Performance of Agrivoltaic Systems for Shade-Intolerant Crops: Land for Both Food and Clean Energy Production
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CitationSekiyama, Takashi. 2019. Performance of Agrivoltaic Systems for Shade-Intolerant Crops: Land for Both Food and Clean Energy Production. Master's thesis, Harvard Extension School.
AbstractThe purpose of this research is to examine the performance of agrivoltaic systems, which produce crops and electricity simultaneously, by installing stilt-mounted photovoltaic (PV) panels on farmland. As PV power stations continue to enjoy remarkable growth, land occupation with the purpose of establishing solar farms will intensify the competition for land resources between food and clean energy production. In a bid to reduce this competition, previous studies have suggested the use of agrivoltaic systems, which produce shade-tolerant crops such as lettuce under PV modules. However, if agrivoltaics work well only for some shade-tolerant crops, as existing studies seem to infer, their practical applicability would be very limited. Thus, this research explores the performance of an agrivoltaic farm producing corn, a typical shade-intolerant crop. The research was conducted at a 100-m2 experimental farm with three sub-conﬁgurations: no modules (control), low-module density, and high-module density. Eight 0.76-m-wide PV module arrays, spaced at 0.71 m intervals comprise the high-density conﬁguration, while four PV module arrays spaced at 1.67 m intervals comprise the low-density conﬁguration. In each conﬁguration, 25 corn stalks were planted 0.5 m apart (9 stalks/m2).
The results showed that the stilt-mounted agrivoltaic system can mitigate the trade-off between crop production and clean energy generation even when applied to shade-intolerant crops. First, the biomass of corn stover grown in the low-density PV module configuration was larger than that of the no-module control configuration by 4.9%. Second, the corn yield per square meter of the low-density configuration was larger than that of the control by 5.6%. Third, the total annual revenue of the high-density configuration was 8.3 times larger than that of the control, while that of the low-density configuration was 4.7 times larger. Furthermore, according to the cost-benefit analysis for this case study, a good return on the investment is likely for such agrivoltaic systems. The cost-benefit ratios of high-density and low-density configurations over a 20-year period were 1.898 and 1.779, respectively, indicating that both systems would be financially feasible.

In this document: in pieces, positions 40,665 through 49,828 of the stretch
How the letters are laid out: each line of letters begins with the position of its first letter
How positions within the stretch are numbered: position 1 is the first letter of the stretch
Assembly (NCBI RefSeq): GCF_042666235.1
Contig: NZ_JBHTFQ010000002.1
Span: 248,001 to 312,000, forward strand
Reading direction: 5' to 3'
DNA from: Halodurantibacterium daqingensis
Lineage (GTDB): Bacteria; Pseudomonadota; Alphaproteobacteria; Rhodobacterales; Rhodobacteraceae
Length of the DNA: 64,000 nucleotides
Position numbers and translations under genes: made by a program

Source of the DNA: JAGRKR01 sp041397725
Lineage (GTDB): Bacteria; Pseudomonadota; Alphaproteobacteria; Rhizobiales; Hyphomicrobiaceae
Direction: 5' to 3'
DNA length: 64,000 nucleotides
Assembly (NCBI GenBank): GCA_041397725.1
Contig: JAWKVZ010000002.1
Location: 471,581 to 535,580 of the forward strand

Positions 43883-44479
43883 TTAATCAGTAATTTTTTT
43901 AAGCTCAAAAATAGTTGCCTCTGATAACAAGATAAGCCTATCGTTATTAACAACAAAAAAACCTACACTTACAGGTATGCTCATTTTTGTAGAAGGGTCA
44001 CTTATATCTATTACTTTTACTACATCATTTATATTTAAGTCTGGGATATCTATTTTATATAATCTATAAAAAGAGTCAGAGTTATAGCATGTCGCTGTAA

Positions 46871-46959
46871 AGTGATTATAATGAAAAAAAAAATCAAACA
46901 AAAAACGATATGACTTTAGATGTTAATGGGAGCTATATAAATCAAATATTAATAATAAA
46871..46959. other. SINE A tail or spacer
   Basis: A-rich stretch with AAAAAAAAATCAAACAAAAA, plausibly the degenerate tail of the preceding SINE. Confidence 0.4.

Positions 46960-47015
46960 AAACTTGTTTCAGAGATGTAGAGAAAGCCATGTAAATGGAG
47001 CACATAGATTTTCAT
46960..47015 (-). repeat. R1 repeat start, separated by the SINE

The results of this research should encourage more conventional farmers, clean energy producers, and policy makers to consider adopting stilt-mounted PV systems. Beyond its applications in agriculture, this system has the potential to generate electricity on pasture land, water surfaces, roads, and many other places without devastating the natural environment. Particularly in densely populated regions, mountainous areas, small inhabited islands, and barren desert areas, where land resources are relatively scarce, this system could exploit limited land resources for simultaneous food and clean energy production.
Citable link to this pagehttp://nrs.harvard.edu/urn-3:HUL.InstRepos:42004145